By Larry Mason, copyright 2018
April 13, 2018 —
The sun was out in full force today with 83 degrees at 3:30 in the afternoon greeting the large throng of race fans and competitors. The IMSA WeatherTech SportsCar Championship was given the honor (or dishonor) of being the first race group out on a chilly and dusty track at 7:40 this morning. After their two hour practice, two Cadillac DPi prototypes, an Acura and a Mazda were the top four quickest cars in the 14 car field. The Nasr/Curran Whelen Engineering Cadillac was quickest.
In the afternoon IMSA qualifying was capped off with some scintillating times as track records fell in both the prototype and GTLM classes. Juan Pablo Montoya extended his fantastic weekend after yesterday’s induction into the Long Beach Motorsports Walk of Fame and gave Acura Team Penske its first ever pole position in Honda’s backyard. “I really love this car. It reminds me of a Formula One car, it’s so well balanced . . . you can drive it so hard, said a jovial Montoya. He also mentioned that the car is really good on tires as his fastest lap in the morning session was from the single set they used during the entire session. The same Cadillac that was fastest in the morning was second quick this afternoon followed by the Mazda Team Joest car of Tincknell/Bomarito.
In GTLM, local racer Joey Hand earned the pole in the Ford GT with an incredibly committed lap. The team had done an anti-roll bar change and went out with time running out. He commented, “I lost my second mirror of the day on the wall.” That’s how close to the walls he was sliding that car. A pair of Porsches rounded out the top three.
In the Verizon IndyCar Series, the morning practice times were about two seconds a lap slower than last year and the times remained quite similar in the second practice session. Scott Dixon was quickest in the morning followed by Ryan Hunter-Reay and Alexander Rossi. Will Power (7th quick) who has won here in a Champ Car and also in the Indy Car talked about the challenge that this track presents. “It’s a real driver’s track. You’re apexing at the wall and the car is never really planted. You do three runs and the tires are pretty shagged.” Graham Rahal (11th) lamented that this historically has not been a kind track to the Rahal family when it comes to wins. They have never won the race here. “We want to get that monkey off our back this weekend. Dad finished second, four-times here and I’ve finished second once or twice.” In regards to chassis setup, he and his teammate Takuma Sato (6th) start the weekend with the same setup and also give similar feedback on how the car feels. However there are some things that bother Sato more than Rahal so they’ll end up going in different directions to tailor the handling to their preference.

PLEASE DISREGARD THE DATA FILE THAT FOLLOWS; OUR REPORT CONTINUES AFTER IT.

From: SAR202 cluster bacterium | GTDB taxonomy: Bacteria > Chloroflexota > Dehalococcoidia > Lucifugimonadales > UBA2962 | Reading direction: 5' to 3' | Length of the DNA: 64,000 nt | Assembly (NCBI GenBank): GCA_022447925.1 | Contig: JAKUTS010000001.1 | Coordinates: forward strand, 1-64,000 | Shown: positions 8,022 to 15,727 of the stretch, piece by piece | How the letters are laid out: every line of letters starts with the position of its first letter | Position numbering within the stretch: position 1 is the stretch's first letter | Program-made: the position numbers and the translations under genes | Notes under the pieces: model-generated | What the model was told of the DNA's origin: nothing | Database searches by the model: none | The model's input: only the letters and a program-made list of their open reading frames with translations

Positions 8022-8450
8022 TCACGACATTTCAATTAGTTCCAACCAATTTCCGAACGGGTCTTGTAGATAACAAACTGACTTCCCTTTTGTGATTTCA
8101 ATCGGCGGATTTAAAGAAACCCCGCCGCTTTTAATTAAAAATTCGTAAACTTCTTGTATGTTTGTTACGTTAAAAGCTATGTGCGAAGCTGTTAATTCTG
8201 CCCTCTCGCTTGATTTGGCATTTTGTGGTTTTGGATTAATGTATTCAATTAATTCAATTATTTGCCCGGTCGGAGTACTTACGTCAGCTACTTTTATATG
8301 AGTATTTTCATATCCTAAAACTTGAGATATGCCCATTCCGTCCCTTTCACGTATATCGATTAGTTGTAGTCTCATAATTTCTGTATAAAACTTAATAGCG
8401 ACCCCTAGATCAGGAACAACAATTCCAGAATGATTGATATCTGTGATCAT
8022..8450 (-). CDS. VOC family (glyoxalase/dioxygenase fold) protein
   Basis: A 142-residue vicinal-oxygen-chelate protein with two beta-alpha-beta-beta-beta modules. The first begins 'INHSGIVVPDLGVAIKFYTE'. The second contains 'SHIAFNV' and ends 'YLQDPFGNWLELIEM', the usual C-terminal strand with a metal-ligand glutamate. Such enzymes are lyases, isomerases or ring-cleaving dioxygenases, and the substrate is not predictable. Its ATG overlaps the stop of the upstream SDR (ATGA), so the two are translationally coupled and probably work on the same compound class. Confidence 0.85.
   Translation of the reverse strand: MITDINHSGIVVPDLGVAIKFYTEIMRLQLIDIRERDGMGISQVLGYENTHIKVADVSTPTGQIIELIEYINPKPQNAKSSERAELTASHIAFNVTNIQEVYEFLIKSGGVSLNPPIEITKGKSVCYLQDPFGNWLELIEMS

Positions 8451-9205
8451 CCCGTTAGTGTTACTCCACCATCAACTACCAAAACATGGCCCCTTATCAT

AJ Foyt Racing had a press conference to announce that Australian James Davison will be piloting a third Foyt entry at the 102nd running of the Indianapolis 500. This program is a total team effort with Byrd-Hollinger-Belardi and they’re all very enthusiastic to get this program on the track. Larry Foyt smiled as he said “I’m glad we’re back to having bumping. We just hope we’re not a part of it!”
In the afternoon practice session, with temps in the mid-80s teams experimented with the Firestone alternate tires (reds) which have a softer compound and are designed to provide more grip and lower lap times. As it turned out, there wasn’t much time difference between the primary (blacks) and the reds. Top three were Rossi, Hunter-Reay and Josef Newgarden. Sato and Dixon rounded out the top five. Dixon mentioned that the top speeds are about 5 mph faster down Shoreline Drive with the new body kit and an equal but lower speed in mid-corner. However with qualifying coming up tomorrow he anticipates that the speed loss in mid-corner will be eradicated.
Historic Trans Am had the top three drivers in a press conference and one of the drivers said that it’s “a very scary track . . . but a lot of fun.” A full field of nearly 30 cars that not only looked cool but sounded great were certainly a feast for the eyes and ears of the fans. The historic Trans Am car is an original car with a documented history. The car must be prepared to period specifications and livery too. The cars have to have run from 1966-1972 in the Trans Am Series. To keep these cars on the track, preparation is critical. Driving is also a serious subject as if a driver causes damage to their car or a competitor’s car they get a 13 month excused absence.
Firestone Fast 6 IndyCar qualifying, the BUBBA Burger (IMSA) Sports Car Race, Historic Trans Am race, Pirelli World Challenge qualifying, SST truck race 1, and Motegi Racing Super Drift will all be in action tomorrow. We’ll bring it all to you then.